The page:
• ‘We didn't work him all week, the last three mornings here are the first canters he's had since last Sunday.’

verb

  • 1no object , with adverbial of direction (of a horse) move at a canter in a particular direction.

    ‘they cantered down into the village’
    • ‘All horses canter well when no rider is on board.’
    • ‘Most of the runners are off the bridle while Shergar is cantering.’
    • ‘My own horse is too old to hunt any longer but whenever the local hunt is nearby, he pricks his ears, snorts and canters around the field, wanting to join in too!’
    • ‘Moments later, Jean heard her brother's horse cantering into the woods towards town.’
    • ‘Just as she reached the stairs to enter the house, an ugly gelding cantered to a stop and the rotund rider ungracefully dismounted.’
    • ‘But they really don't see much connection between how they, say, lead their horse from the barn to the arena and how they ask that horse to canter.’
    • ‘No one is suggesting that Ste-Croix's horses are mistreated, nevertheless there's something sad about seeing such noble beasts prancing and cantering around a cramped ring.’
    • ‘They walk and jog clockwise on the far outside of the rail, and they canter and gallop counter-clockwise along the inside rail.’
    • ‘The owner then had to use a rattle can, which is an empty soda can filled with pebbles, to encourage their horse to canter at least once around the arena.’
    • ‘Once, after they were tacked up, and out in the ring, trotting and cantering around, Lysander came up to watch them.’
    • ‘In all 12 horses did some fast work and 26 cantered.’
    • ‘That put the pressure firmly on Best Mate's shoulders with the tension in the crowd palpable as the horses cantered down to the start.’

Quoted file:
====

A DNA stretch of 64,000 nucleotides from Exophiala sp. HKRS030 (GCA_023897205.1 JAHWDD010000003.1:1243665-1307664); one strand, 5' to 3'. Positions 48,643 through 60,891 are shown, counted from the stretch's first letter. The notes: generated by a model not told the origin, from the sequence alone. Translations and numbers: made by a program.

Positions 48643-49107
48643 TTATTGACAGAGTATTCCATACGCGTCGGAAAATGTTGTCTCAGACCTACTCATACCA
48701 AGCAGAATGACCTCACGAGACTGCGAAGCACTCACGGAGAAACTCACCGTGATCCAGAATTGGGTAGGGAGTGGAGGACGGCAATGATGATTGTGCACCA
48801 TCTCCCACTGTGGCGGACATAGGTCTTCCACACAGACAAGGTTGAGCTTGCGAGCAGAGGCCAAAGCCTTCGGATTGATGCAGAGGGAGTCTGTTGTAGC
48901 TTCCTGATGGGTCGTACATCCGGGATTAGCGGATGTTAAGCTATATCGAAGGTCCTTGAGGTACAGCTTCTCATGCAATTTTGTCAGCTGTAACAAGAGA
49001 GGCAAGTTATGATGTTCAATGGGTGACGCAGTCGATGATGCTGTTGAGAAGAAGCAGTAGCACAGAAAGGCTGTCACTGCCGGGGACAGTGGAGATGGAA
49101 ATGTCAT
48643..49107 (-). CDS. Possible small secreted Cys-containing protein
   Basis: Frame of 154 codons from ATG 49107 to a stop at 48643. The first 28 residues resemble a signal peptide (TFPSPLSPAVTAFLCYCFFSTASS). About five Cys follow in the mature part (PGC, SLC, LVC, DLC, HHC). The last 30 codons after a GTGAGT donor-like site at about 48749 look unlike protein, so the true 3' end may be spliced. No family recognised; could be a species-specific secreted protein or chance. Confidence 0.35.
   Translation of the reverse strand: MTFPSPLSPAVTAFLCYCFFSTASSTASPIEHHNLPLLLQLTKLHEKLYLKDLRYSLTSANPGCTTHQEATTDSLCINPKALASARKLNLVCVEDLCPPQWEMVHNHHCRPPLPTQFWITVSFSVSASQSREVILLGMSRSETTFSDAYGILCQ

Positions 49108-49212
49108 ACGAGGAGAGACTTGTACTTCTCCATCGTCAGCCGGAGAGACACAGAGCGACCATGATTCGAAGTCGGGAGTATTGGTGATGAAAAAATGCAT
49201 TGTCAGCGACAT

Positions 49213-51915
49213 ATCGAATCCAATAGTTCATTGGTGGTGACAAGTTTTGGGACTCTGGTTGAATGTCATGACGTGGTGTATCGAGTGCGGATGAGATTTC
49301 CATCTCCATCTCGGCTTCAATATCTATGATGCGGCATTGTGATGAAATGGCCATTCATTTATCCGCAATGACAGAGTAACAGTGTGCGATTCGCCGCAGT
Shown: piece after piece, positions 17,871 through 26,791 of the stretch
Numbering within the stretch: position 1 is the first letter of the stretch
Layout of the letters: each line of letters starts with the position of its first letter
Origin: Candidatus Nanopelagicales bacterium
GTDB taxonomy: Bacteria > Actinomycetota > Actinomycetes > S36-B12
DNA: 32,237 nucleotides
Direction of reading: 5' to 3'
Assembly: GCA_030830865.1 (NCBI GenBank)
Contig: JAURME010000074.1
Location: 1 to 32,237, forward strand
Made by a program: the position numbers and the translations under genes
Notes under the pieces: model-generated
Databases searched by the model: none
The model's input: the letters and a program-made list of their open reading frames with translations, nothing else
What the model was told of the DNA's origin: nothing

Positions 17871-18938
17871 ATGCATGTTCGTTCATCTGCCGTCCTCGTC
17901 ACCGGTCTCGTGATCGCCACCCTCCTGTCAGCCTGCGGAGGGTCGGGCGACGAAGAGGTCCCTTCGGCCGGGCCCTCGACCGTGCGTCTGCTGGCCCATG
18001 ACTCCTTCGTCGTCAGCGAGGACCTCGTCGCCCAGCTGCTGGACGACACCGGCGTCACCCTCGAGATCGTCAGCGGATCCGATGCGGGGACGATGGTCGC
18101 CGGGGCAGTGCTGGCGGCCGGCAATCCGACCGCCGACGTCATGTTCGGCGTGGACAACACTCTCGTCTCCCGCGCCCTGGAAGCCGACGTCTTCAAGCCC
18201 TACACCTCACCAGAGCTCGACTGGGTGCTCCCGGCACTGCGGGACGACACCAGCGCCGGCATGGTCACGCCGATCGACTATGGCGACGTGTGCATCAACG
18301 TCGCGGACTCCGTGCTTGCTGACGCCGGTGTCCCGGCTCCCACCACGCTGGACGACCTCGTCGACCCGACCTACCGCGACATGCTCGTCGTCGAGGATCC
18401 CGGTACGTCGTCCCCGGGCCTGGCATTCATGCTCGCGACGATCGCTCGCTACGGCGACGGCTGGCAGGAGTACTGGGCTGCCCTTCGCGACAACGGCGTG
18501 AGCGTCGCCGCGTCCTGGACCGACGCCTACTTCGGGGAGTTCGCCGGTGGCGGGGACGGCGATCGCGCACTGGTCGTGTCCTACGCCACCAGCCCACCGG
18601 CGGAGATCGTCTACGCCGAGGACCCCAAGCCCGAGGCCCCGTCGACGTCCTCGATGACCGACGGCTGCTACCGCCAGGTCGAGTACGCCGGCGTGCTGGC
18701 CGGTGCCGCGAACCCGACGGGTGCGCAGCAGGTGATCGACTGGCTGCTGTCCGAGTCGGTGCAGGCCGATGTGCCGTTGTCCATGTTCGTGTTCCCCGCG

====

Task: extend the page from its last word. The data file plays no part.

• ‘At stride five, the horse will simply jump and canter away.’
    • ‘The manes and tails streamed out as the horses cantered.’
    • ‘He had a little break from fast work, but he was cantering every day.’
    • ‘They kicked their horses and they cantered off.’
    • ‘It means that for much of the race the horses are barely cantering and it is not the pace of the steeds but their courage and stamina that matters.’
    • ‘The mare came cantering up, muzzle wet from the water she had been drinking moments before.’
    • ‘‘He doesn't like horses cantering up behind him, he's always been a little silly like that,’ laughed Tryon.’
    • ‘By the end of the lesson, she is sitting deep in the saddle as her horse canters in a controlled, relaxed manner.’
    travel, go, move, progress, proceed, make one's way
    View synonyms
    1. 1.1with object Make (a horse) move at a canter.
      ‘Katharine cantered Benji in a smaller and smaller circle’
      • ‘He laughed, and once he regained control of his horse, cantered him all the way to the north pasture, with Chubb following closely behind.’
      • ‘Now if a rider canters his horse inside an arena without any obstacles, like a fence or a jump, he could consider himself a dressage rider and should follow certain rules so not to endanger himself or his mount.’
      • ‘Instead, he chose to canter his horse around Epsom in April to familiarise him with the track.’
      • ‘Emma Gifford's high spirits as she cantered her brown mare along the clifftops, claiming her freedom to wander about alone, made her unlike any girl he had met before.’
      • ‘The blond little girl clenched her teeth, cantered her mare to the jump, but the mare put an extra stride in, not giving herself space to jump the fence.’

Origin

Early 18th century (as a verb): short for Canterbury pace or Canterbury gallop, from the supposed easy pace of medieval pilgrims to Canterbury.

Pronunciation

canter

/ˈkan(t)ər//ˈkæn(t)ər/